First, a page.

learn as you go

Adventure: Summer programs for student travelers offer a world of opportunity.

March 31, 2002|By Jay Clarke | By Jay Clarke,Knight Ridder / Tribune

Last summer, 16-year-old Margarita Weintraub, a junior at Ransom Everglades High School in Miami, spent four weeks in Chile on a student exchange program conducted by the Experiment in International Living.

"The whole experience was amazing," she said. She and her group of 12 toured Santiago, Chile's capital city, for a few days, then traveled to a small town where each lived with a different family.

"While our brothers and sisters [the children of their host families] went to school, we went to classes. On weekends, we went out at night. We also did community service in our rural town -- cleaned up the town center, built fences, planted trees," said Margarita. "Everyone got very attached to their families."

Margarita's journey was one of hundreds of independent summer trips taken by high school and college students every year. These journeys, which are not school-sponsored, can take youngsters to locales as exotic as Easter Island and the Australian Outback.

Ranging in cost from somewhat less than $1,000 to $5,000, they may teach languages in a foreign country, take high schoolers on college preview trips, escort youths on outdoor adventures, mentor them in specific courses or simply go sightseeing.

In the weeks and months following the terrorist attacks of Sept. 11, student travel fell off sharply. But with the war in Afghanistan winding down, parents are breathing easier and student travel is again on the upswing. Because of the Sept. 11 hiatus in bookings, there's still space on tours that might otherwise be closed by this time, tour operators say.

Despite a trend toward booking later, tour operators caution that students who want to travel this spring and summer need to make decisions soon. Selecting a trip can take time.

"I started by asking people about different programs and doing some research on the Internet," said Margarita's mother, Teresa Weintraub. "To me, safety and supervision were concerns, because my daughter was just 16. I wanted to make sure the program was well run."

Weintraub said she checked the credentials of a number of tour operators and chose this one because "it was meticulous, careful about its leaders and had really good experience." A tour leader stayed with Margarita's group in Chile the entire time, and the tour operator also sent a representative.

Travel by a teen-ager to as far-off a destination as Chile is not as unusual as it may seem.

"Traveling today is done at an earlier age, and they're going farther away. Even sixth-graders are going half a world away," said Michael Palmer, executive director of the Student and Youth Travel Association.

"The world isn't as big as it used to be, with communications so much better. Parents are more willing to send their kids further away," agreed Jim Stein, owner of the Road Less Traveled, a company that operates wilderness adventures for youths aged 15 to 18 in five countries.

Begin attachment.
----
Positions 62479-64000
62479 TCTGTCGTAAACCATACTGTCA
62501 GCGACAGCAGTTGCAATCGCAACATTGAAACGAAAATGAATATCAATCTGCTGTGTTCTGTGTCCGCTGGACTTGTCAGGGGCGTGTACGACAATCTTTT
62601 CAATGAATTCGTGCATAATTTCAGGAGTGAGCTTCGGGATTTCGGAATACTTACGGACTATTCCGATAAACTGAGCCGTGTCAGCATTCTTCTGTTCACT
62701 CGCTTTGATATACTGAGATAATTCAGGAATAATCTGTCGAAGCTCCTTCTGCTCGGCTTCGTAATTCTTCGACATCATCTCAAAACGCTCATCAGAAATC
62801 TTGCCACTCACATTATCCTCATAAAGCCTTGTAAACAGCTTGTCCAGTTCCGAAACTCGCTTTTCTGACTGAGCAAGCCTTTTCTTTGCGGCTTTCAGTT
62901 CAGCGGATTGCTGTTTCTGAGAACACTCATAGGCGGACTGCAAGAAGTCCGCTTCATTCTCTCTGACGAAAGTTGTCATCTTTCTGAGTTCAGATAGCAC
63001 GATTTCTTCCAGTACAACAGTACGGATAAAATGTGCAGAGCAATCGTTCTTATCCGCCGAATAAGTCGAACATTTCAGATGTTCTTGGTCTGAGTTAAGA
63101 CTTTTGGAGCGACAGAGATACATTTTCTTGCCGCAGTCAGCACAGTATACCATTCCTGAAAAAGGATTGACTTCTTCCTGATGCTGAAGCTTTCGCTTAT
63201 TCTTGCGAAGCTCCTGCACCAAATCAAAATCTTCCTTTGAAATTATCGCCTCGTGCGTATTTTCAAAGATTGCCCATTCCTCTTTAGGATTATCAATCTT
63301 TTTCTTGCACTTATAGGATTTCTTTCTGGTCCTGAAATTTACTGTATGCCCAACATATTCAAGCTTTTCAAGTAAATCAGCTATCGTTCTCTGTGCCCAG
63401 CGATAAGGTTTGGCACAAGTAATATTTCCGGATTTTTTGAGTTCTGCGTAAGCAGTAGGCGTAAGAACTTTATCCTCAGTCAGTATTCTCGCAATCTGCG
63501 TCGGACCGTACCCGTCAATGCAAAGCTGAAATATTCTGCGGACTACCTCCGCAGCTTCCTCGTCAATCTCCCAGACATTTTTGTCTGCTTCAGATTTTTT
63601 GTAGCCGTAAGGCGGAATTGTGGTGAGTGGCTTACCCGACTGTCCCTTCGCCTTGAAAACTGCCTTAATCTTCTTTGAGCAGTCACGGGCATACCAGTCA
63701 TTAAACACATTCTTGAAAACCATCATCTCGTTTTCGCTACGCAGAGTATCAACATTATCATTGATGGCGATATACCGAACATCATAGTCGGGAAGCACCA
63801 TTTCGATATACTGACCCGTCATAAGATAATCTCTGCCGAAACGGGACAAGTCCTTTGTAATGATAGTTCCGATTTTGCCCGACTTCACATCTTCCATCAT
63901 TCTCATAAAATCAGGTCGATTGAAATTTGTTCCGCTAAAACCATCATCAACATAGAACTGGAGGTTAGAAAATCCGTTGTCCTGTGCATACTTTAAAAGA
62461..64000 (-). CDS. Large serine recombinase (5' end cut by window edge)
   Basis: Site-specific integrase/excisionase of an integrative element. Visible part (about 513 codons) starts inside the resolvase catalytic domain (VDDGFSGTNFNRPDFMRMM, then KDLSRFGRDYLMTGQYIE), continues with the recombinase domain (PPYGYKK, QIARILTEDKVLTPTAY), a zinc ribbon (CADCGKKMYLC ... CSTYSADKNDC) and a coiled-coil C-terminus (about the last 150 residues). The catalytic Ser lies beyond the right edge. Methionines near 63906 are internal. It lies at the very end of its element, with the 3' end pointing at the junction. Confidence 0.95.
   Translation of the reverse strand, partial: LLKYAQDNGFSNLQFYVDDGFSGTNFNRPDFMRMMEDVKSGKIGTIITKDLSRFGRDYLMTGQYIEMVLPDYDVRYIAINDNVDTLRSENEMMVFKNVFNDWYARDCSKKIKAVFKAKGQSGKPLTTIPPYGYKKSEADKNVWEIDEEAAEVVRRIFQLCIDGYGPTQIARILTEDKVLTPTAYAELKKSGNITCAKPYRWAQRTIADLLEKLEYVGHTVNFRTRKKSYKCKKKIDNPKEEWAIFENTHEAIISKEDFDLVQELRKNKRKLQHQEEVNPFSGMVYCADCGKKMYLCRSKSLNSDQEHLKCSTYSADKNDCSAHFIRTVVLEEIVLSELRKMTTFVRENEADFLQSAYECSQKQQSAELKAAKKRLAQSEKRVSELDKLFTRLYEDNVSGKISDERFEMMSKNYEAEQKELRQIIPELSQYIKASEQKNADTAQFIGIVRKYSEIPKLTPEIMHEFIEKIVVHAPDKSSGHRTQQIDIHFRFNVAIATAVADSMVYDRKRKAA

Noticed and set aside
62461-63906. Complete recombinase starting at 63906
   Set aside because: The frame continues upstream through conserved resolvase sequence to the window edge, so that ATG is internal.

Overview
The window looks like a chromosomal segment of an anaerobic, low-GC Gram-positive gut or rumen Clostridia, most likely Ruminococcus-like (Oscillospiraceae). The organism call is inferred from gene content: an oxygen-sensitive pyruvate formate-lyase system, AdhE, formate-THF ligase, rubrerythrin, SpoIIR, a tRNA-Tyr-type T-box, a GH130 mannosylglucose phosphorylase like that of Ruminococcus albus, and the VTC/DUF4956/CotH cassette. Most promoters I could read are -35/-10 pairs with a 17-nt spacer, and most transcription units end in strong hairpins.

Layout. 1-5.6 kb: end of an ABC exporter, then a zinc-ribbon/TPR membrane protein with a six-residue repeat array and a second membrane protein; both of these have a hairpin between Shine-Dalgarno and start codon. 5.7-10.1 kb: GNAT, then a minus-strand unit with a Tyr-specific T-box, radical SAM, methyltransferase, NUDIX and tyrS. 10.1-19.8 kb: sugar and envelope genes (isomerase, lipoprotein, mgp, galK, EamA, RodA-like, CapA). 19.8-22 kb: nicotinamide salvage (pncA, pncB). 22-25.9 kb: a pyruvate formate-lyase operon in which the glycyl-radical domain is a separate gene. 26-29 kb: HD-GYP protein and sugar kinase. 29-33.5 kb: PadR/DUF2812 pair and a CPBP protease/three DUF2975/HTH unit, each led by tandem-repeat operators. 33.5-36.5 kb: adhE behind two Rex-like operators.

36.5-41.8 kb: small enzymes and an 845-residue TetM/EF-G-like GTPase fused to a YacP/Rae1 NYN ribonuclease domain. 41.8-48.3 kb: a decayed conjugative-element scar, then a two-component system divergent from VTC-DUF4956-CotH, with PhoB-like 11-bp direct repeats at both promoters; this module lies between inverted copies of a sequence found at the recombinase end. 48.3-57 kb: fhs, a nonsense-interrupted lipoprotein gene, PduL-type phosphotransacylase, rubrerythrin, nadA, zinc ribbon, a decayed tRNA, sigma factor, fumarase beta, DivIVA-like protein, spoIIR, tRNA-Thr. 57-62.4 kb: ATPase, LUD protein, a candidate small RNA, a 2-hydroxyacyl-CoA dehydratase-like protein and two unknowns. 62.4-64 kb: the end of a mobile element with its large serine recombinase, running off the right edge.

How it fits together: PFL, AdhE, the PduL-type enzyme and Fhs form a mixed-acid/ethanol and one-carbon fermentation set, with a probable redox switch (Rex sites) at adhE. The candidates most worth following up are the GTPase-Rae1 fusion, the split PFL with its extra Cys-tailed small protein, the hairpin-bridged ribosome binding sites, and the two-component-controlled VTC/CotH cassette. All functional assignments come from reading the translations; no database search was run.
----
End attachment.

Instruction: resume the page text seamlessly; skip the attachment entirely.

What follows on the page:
And today's travel opportunities go well beyond the school trip to Washington, or the student exchange in such traditional destinations as England.

Trips get more active

"What's happened is a shift in emphasis to the more active and more educational," said Neal Waldman of Musiker Discovery Programs, an operator of tours for students in seventh to 12th grades.

Adventure tours -- hiking in the Rockies, sea kayaking off the Costa Rican coast, climbing glaciers in Alaska, for example -- have zoomed in popularity in recent years; so have trips to once-exotic locales like Kenya and Easter Island.

"The whole idea is to make these programs not the bus kind of trip, [though] that's still important, but to experience things," said Waldman. "I'd rather have a kid on a horse in Bryce Canyon than looking at the Grand Canyon and saying, 'Oh, that's beautiful!' "

Such travel, too, can have a major impact on students.

"It definitely changed my life," said Kate Rosenberg, 16, of Miami Beach, who has taken two Road Less Traveled trips. "I think what changed me the most was exposure to a different kind of lifestyle. In the city, there's a lot of attachment to material things. Out there, there's never that kind of certainty, nothing is predictable. It teaches you a lot about being human."

Kate's mother, Linda, agrees. "It was one of those incredible experiences. She has a totally different view on life in the world, on perseverance and how to get along with people."

Kate's first summer trip two years ago took her on a hiking and camping trek in the Rocky Mountains. "We went backpacking for three weeks, then a week of white-water rafting and kayaking and two days of rock climbing in the Tetons," she said.

"The trip requires so much. You have to stay focused on your tasks, driving yourself. The best thing was the group atmosphere. There's always 10 other people pushing you; you're never alone."

Last summer, Kate went with the same company to Alaska for an intensive six weeks of backpacking in the Wrangle Mountains, kayaking among whales and sea otters and climbing glaciers.

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